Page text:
Inter-Actualités Magazine, Special Report on Jean Rabel: Land Ownership, Anti-Communism, the Catholic Church, and Rumors, 16 August 1987

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Download: Inter-Actualités Magazine, Repòtaj Spesyal sou Jean Rabel: Pwopriyetè Tè, Anti-Kominis, Legliz Katolik, ak Twipotaj, 16 daout 1987 (1)

Inter-Actualités Magazine, Repòtaj Spesyal sou Jean Rabel: Pwopriyetè Tè, Anti-Kominis, Legliz Katolik, ak Twipotaj, 16 daout 1987 (2)

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Three weeks after the massacre at Jean Rabel, the independent media is still forbidden to visit the area, so Jean Dominique sits with Michèle Pierre-Louis (who had recently visited the region as part of Mission Alpha) and agronomist Chavannes Jean-Baptiste (the founder of the Peasant Movement of Papaye) to discuss the aftermath of the massacre and the factors underpinning it. Pierre-Louis observes a great deal of hostility toward Jean-Marie Vincent and his missionary team among the peasants of Lacoma. But this hostility is the product of intentional strategy, one that the local landowners adopted when Tèt Ansanm’s ideology called into question existing social structure.

Cartoon from Tèt Kole's 1989 pamphlet commemorating the Jean Rabel massacre.  Peasant farmers plan to cut down the tree of injustice and oppression with the axe of liberation.  (Source: Radio Haïti Inter paper archive)

Cartoon from Tèt Kole’s 1989 pamphlet commemorating the Jean Rabel massacre. Peasant farmers plan to cut down the tree of injustice and oppression with the axe of liberation. (Source: Radio Haïti Inter paper archive)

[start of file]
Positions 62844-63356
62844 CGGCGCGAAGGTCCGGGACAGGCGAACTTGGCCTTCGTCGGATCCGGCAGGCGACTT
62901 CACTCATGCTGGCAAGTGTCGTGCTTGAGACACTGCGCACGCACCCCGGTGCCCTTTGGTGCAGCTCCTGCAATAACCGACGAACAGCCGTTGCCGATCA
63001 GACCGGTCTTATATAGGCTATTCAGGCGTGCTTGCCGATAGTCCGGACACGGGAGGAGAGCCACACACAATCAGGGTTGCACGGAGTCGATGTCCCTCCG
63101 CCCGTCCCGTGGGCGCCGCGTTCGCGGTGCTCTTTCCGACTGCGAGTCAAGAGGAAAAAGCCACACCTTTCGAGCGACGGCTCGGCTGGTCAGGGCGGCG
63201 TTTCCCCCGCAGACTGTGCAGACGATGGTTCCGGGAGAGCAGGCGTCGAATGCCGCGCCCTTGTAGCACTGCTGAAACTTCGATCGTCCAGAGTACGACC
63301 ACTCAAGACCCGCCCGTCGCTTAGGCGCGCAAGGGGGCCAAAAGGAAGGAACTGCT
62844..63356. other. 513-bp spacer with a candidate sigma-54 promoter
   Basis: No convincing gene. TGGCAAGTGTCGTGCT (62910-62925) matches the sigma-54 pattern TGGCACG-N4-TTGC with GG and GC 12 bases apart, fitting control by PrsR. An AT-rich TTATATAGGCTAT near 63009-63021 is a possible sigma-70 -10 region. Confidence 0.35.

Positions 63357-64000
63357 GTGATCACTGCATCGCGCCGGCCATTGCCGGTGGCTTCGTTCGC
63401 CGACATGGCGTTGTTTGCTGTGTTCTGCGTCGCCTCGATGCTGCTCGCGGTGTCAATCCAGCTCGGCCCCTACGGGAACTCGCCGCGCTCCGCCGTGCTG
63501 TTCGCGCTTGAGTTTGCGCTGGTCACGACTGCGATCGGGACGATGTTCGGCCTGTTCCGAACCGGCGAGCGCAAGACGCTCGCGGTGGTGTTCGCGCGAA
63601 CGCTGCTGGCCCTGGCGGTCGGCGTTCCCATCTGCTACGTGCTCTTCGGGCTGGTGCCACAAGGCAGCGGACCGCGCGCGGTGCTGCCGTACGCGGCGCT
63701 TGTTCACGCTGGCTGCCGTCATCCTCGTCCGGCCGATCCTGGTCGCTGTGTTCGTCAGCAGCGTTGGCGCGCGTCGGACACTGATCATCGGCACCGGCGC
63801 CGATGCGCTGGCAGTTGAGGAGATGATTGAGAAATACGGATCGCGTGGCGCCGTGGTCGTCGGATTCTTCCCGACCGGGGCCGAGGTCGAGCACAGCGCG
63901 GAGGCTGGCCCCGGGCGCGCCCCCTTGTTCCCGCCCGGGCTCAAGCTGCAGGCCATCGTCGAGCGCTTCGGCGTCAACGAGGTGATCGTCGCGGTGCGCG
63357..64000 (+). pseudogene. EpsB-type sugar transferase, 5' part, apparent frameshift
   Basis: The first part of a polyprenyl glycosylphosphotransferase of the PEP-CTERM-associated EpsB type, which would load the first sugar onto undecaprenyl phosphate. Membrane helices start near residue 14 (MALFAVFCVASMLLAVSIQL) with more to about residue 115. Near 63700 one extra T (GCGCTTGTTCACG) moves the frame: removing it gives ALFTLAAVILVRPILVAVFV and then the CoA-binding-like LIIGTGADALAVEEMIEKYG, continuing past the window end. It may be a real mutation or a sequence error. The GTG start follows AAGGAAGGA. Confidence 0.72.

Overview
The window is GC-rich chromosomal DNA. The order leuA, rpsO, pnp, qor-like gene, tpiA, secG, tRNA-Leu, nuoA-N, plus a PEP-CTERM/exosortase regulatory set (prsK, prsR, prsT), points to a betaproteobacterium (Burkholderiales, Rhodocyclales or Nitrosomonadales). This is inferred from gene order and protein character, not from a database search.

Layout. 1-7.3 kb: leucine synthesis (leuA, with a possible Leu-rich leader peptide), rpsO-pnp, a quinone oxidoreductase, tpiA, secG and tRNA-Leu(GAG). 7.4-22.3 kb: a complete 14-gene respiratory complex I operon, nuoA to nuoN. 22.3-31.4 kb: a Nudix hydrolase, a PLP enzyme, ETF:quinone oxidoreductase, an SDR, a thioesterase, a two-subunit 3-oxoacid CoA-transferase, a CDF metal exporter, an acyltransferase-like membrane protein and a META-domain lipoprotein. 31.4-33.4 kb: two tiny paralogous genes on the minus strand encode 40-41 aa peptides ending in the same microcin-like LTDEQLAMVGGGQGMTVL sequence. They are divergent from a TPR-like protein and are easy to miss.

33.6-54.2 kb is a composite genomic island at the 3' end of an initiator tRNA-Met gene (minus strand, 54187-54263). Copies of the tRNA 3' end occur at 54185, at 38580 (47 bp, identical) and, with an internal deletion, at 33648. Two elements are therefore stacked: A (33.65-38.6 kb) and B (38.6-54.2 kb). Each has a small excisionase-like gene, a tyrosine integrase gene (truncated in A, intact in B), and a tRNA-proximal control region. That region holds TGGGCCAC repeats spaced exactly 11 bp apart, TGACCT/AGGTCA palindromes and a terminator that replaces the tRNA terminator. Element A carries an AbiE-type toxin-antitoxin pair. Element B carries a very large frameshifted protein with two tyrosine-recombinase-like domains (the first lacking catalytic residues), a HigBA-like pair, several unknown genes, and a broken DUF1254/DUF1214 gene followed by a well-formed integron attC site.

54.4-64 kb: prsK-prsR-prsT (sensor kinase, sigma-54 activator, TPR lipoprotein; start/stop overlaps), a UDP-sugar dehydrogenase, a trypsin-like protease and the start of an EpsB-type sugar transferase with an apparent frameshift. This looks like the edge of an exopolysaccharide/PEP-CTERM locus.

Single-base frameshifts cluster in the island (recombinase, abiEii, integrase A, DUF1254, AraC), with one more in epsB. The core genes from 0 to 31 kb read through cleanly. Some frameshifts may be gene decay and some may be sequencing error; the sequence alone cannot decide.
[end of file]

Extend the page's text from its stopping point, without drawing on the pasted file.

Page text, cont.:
These landowners — threatened by the possibility of losing their traditional power amid post-Duvalier political change — have manipulated the peasants of the Jean Rabel area, pitting them against one another, currying favor with certain groups of peasants with promises of land redistribution and favoritism. They have created a situation, in Jean-Baptiste’s words, in which the “little dog eats the little dog, poor peasants are killing poor peasants just like themselves.” According to Jean-Baptiste, the landowners and their allies (including certain radio stations and the traditional Catholic Church) have been part of a misinformation campaign, accusing Jean-Marie Vincent of being a communist, creating a climate of fear in which peasants believe that communists are going to seize their land, homes, and possessions. Divisions within the Catholic Church — between the traditional, reactionary Church hierarchy and the “ti legliz” preaching liberation theology and promoting the rights of the poor dispossessed peasantry – are also responsible for the massacre, and, according to Jean-Baptiste, the Church should be held responsible. Interview Jean Dominique.

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